Freedom of Information Day

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You may not know this but today, March 16, is Freedom of Information Day. I didn’t know it until recently and it got me thinking about how, when it comes to sexuality, so much information is censored and certainly not free.

As a sexuality educator I have had to deal with those in the world who do not believe in or support what I do. Just a couple weeks ago I was told I could not use the word “masturbation” at a workshop I have been asked to do in June. Other words I have been asked not to use recently include “condom,” “ejaculation,” and “orgasm.”

People crave information about sex. If you look at Human Sexuality classes at colleges and universities they are almost all standing room only. When I was a kid we used to go to the library and try to take a peek at the books we thought talked about sex. Now there is the internet, vast and wide and while that is a good thing, the downside is that there is a lot of misinformation out there and there are just as many websites promoting a negative view of sexuality as there are sex positive sites. It can be difficult to know which to believe and not get lost in a world where everything is only a click away.

Sometimes I think I live in a different world as a sexuality educator. Words, topics, conversations that seem normal and are an everyday experience in my world, not only put other people off, but often shock them and when I come across the wrong person I am reminded if not told in no uncertain terms how many people want to control access to information and education about sexuality if not eliminate it entirely. The young men and women who are undergraduate students today are the first who have had only the government mandated abstinence only sex education throughout their academic careers. They are leaving home vastly unprepared and undereducated about sexuality including sexual health and are engaging in behaviors they never learned puts them at risk for HIV and sexually transmitted infections.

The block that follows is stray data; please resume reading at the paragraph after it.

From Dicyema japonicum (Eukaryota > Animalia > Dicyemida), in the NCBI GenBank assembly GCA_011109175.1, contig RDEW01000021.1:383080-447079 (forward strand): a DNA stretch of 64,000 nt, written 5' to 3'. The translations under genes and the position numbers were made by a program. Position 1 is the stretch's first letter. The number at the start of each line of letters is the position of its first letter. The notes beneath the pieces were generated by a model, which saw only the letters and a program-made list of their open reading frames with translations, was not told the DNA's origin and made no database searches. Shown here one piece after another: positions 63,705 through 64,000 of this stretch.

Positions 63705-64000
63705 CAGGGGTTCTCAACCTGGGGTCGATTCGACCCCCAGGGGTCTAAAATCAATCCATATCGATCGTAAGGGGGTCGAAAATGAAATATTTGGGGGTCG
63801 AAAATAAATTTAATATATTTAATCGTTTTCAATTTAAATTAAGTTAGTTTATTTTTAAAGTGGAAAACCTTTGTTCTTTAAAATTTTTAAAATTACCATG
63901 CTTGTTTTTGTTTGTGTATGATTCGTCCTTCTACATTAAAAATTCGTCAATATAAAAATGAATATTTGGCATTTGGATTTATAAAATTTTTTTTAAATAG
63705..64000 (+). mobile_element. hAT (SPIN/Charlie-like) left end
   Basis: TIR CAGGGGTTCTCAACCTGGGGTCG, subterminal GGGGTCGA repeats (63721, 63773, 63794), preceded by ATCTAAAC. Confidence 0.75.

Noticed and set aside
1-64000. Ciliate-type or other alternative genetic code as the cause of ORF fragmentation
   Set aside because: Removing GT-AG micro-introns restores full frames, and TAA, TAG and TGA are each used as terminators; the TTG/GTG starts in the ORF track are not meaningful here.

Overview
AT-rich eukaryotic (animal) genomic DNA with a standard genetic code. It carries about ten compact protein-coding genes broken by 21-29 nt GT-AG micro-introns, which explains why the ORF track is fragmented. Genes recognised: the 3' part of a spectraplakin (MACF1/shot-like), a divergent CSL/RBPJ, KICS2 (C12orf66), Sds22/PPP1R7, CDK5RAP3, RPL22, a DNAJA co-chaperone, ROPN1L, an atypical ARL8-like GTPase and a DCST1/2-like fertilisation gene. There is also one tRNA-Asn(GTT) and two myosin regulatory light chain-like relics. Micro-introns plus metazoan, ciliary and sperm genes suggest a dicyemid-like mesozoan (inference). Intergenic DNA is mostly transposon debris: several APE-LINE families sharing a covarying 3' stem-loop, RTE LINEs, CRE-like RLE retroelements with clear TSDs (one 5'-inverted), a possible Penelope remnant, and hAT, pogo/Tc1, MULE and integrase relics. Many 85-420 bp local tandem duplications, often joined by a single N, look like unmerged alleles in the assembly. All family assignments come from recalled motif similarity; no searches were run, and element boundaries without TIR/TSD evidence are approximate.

Sexual rights are human rights. All persons have the right to accurate, non-judgmental information about sexuality. What I don’t understand is why more people are not fighting for their right to this information and why they allow it to be censored.  I urge you all to consider how being denied information on sexuality and sexual health would impact your life not just on Freedom of Information Day but everyday.

One comment

  1. I would turn this around. At the workshop, tell the audience that YOU have been told that you cannot use certain words.

    Ask them to guess the first 12-letter word, that means “self pleasure”, begins with M (and sounds similar to a word that means chewing: mastication).

    Further, tell the audience that since you cannot say it, you will use the euphemism “m-word”, and that whenever they hear it, everyone is to shout out the word. Ask the audience if anyone has not (a) heard it before (b) knows what it means.

    This way you keep your part of the bargain, and the audience will enjoy standing up to authority.

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